Are you alone on Thanksgiving? I’m there with you in spirit. And by “spirit” I mean “alcohol.”
While shopping at Whole Foods earlier this week and somehow racking up a $200-plus bill even though I don’t eat meat and am temporarily, unhappily, off dairy and eggs — Golden Delicious apples are apparently made of actual gold — a cashier, bagger and manager processing my return all asked with pesticide-less, free-range cheer, “Whatcha doing for Thanksgiving?”
My immediate, internal response was rife with non-FDA-approved hormones. The truth was stinging my stomach like conventionally grown tomatoes. I wanted to say, “Nothing. OK? Nothing. But my cats really love me, and I have a blog about my life with them.”
Instead, I thrice coughed up a syrupy “Happy holidays!” before pretending to be distracted by a sale on soy milk.
The truth about my barren holiday social calendar has been eating at me for days, and like a moldy container of leftovers in the fridge, I kept pushing it further back in hopes that the problem would just somehow vaporize. It has not. Now, turduckens and I are stewing in our own juices; I wish I could sit at a big table and not eat bird on Thanksgiving with boisterous blood relatives whom I can barely tolerate who feed me into oblivion and then serve the pies. Because that’s the American way.
By all accounts, aside from getting dumped and growing a tail, I’ve had a pretty good year. A couple of my essays are being staged in New York City. I went to Cape Town on a whim at the invitation of a kindred spirit I’d never met before. I have the most beautiful cats in this and as-yet undiscovered galaxies. But that doesn’t make me feel any less lame about being lonely at the holidays, and it doesn’t keep me warm at night. OK, technically, it does keep me warm at night to the point of being overheated, because Isabel sleeps on my head. I hate when I undermine my own arguments.
With a full plate stuffed with inedible blessings, I feel like a douche bag for bitching about my lack of Thanksgiving plans. It’s similar to that scene in “Notting Hill” when everyone is whining about their dreadfully hum-drum lives in competition for the last brownie, and then Julia Roberts opens her mesmeric multimillion-dollar mouth and complains about the stress of being the highest-paid actress in the world and the burden of being beautiful. Or maybe I’m a douche bag because I just compared myself to Julia Roberts.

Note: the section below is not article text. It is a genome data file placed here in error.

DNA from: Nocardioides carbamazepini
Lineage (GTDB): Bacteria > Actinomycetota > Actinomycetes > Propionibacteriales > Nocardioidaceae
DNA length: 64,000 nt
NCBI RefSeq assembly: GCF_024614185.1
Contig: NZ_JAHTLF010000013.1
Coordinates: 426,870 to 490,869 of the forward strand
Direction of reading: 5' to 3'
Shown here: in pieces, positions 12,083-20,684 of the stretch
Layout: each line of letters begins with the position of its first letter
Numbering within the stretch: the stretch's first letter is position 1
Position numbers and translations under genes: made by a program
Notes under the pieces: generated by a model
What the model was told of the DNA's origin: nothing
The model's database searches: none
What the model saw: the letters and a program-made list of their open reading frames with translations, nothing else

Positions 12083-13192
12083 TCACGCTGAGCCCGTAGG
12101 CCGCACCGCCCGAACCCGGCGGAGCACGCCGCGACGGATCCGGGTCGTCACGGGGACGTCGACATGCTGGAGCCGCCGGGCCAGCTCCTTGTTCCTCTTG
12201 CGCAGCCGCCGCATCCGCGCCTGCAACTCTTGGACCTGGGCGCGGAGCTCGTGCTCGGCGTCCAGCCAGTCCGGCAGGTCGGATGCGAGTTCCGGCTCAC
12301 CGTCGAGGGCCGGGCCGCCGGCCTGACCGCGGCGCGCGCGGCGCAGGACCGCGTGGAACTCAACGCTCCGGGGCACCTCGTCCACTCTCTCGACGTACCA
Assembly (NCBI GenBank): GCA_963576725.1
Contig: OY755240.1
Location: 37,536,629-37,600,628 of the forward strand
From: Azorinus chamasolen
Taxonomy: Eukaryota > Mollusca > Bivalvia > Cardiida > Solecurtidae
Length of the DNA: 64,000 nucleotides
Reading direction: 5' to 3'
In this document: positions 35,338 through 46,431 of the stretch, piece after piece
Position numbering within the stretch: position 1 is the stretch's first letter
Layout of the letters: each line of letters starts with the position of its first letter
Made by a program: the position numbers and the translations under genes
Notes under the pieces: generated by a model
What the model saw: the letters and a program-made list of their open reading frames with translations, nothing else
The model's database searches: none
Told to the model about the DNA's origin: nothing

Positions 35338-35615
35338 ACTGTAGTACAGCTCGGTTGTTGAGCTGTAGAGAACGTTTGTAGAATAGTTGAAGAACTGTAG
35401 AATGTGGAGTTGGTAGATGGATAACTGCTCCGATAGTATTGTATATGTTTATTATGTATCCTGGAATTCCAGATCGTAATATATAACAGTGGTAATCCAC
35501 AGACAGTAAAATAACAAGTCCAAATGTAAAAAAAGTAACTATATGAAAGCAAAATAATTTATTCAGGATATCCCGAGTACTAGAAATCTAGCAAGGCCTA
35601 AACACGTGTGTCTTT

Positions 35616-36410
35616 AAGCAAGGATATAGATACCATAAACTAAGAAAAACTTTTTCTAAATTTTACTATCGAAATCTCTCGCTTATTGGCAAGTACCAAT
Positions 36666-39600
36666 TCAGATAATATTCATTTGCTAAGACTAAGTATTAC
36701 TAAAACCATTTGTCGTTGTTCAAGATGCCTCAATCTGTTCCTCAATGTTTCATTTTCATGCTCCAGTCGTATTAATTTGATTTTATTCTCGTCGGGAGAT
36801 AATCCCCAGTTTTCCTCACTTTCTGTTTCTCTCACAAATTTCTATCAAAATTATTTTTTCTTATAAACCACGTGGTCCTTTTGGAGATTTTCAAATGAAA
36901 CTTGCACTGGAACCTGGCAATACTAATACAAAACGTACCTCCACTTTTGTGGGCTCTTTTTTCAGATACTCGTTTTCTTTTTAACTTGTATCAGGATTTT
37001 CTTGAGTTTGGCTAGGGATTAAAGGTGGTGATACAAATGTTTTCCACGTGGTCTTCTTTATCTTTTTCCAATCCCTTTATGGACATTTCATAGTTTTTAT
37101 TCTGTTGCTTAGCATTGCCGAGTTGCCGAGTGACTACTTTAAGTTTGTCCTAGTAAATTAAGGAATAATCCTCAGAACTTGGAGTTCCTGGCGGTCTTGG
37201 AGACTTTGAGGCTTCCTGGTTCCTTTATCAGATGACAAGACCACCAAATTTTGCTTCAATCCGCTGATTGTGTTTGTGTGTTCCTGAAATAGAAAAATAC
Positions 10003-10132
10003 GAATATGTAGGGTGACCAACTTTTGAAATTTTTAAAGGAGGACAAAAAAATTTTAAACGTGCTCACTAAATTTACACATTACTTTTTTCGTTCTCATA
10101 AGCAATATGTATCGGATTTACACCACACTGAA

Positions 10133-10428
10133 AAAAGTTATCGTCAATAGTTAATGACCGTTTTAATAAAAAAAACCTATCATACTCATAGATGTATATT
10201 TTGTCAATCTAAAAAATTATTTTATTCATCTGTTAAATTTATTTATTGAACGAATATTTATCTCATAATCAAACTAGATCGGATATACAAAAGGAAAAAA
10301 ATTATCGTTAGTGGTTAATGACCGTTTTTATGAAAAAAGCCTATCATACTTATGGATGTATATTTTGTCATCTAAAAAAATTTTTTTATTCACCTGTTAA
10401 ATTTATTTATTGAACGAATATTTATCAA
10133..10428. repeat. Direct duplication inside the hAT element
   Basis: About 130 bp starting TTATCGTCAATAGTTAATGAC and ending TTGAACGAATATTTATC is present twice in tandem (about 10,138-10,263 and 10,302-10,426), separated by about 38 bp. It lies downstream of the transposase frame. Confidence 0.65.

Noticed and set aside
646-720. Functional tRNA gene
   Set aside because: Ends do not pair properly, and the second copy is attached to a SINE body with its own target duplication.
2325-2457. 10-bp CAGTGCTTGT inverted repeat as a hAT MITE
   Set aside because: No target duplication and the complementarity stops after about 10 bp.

Most of this is my fault. It’s my choice to live far away from my family. My job also requires me to clock in, whether or not Christ is coming or going or Columbus is sort of but not really discovering America or trees are … arboring. And thanks to blogging, I’ve spent much of the past couple of years cultivating friendships with people in faraway places and in nations where Thanksgiving is not celebrated. Once again, my lack of foresight is astounding.
To that I say, Freedom Day is commemorated April 27. Mark your calendar, blacks and whites. We’re gonna party like it’s 1994 and we were just granted universal suffrage.
As for now, if you’re like me and have nowhere to go over the long holiday weekend, we will make it through this Thanksgiving together. And by “we” I mean “you and me and booze.” Because, thank cats, vodka is vegan.
P.S. Because it’s Thanksgiving — emphasis on the giving if you’re not totally self-involved like I am — I’m hoping you might be able to join me in offering moral or financial support to Liz, who’s looking for sponsors as she runs four races in four cities in memory of her mother to raise money for Mind, a mental health charity in England and Wales. Yes, that’s right, she’s a Brit and doesn’t even celebrate this holiday. Let’s show her what it’s all about.
P.P.S. EpicThanks.org asked me and others to write a post “from the heart” about “personal gratitude” and link to its site to promote a grassroots global fundraising campaign. Pretty sure I failed in all possible ways. But it’d be awesome if you check them out.